World Soccer views and news
Robben teaches Germans to love long johns
Germans used to laugh at soccer players who wore long johns in the winter, belittling anyone who opted not to play in shorts as a light-weight. Germans even have a derogatory name for the thermal underwear: Liebestoeter (passion killers).
That was before Arjen Robben scored two goals and led Bayern Munich to three straight wins in his woolly grey long johns. They may make him look like a 19th century grampa getting ready to get into a cold bed. But they’re “hot pants” as far as Bayern are concerned.
And no one’s laughing anymore. In fact all of Germany is talking about the unstoppable Dutchman who has made a fashion statement in the baggy underwear.
“I know they don’t look very good — even my wife tells me that they don’t look very good,” Robben was quoted telling Bild newspaper the other day after scoring a goal and setting up another in Bayern’s 3-0 win over Mainz last Saturday. “But they feel really good when I’ve got them on. They keep my muscles warm. The long johns belong to the club. At home I never wear anything like that.”
As my colleague Brian Homewood wrote today, Robben has been in sparkling form since the mid-season break in his long johns and helped Bayern move into second place behind Bayer Leverkusen.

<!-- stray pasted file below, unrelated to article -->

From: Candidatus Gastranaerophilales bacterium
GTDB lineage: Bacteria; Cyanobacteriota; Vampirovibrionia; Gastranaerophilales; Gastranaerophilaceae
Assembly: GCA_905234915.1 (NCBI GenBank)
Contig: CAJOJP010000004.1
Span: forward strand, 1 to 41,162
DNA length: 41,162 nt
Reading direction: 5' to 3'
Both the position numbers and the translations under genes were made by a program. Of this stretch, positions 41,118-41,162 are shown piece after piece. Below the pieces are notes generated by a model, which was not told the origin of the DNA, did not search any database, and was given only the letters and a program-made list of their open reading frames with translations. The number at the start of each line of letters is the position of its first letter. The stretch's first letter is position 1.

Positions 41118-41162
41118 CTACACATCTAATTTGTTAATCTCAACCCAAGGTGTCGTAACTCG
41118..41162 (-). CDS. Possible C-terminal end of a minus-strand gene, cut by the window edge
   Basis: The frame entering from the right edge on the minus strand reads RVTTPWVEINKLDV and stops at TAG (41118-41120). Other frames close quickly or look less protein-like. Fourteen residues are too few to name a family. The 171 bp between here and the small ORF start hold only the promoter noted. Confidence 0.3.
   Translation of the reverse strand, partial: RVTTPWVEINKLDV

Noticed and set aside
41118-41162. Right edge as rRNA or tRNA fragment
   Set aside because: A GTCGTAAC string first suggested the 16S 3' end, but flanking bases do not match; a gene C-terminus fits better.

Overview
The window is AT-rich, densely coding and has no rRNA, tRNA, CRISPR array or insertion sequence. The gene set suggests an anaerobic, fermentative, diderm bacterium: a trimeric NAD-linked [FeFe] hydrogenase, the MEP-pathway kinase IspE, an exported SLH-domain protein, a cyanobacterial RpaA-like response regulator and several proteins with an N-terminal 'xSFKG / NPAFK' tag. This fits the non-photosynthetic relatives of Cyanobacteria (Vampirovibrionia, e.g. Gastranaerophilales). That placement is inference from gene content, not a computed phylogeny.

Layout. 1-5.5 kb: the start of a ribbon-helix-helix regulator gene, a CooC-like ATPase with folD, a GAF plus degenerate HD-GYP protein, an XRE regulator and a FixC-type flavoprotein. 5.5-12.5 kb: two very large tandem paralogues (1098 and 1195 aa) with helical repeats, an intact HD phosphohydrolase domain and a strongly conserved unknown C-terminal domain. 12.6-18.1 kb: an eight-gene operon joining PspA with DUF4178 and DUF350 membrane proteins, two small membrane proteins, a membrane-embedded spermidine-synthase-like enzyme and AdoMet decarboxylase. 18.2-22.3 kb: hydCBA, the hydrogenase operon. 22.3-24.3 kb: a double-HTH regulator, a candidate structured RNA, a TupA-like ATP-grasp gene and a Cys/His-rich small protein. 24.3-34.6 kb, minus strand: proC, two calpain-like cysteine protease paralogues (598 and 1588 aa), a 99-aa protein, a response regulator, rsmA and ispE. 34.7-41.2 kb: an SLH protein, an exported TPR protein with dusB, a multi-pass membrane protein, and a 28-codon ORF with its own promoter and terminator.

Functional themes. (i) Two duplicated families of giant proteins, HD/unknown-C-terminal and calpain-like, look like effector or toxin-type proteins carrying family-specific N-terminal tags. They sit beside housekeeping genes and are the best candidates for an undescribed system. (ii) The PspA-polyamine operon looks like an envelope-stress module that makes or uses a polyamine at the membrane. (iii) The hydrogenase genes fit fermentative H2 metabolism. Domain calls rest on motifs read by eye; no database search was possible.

There has been so much talk about Robben’s hot run in his baggy underwear that the Bundesliga’s ruling body, the German Football League (DFL), has decided to enforce an obscure rule that mandates such undergarmets must conform to the colours of the team’s kit, or red in Bayern’s case.
“We didn’t just make up this rule,” said DFL vice president Holger Hieronymus. “But we’ve informed the referees to enforce the rule more strictly.” Hieronymus said that the long john issue was threatening to get out of hand.
“We’ve heard of two cases where there were bets being placed on whether a player would appear for a match in green or yellow long johns — so things were starting to get out of control,” he said.
Bayern Munich’s sporting director Christian Nerlinger can hardly believe that, with temperatures well below zero for most of January and piles of snow just off the pitch in pretty much every Bundesliga stadium, that the DFL is really worried about the colour of Robben’s underwear.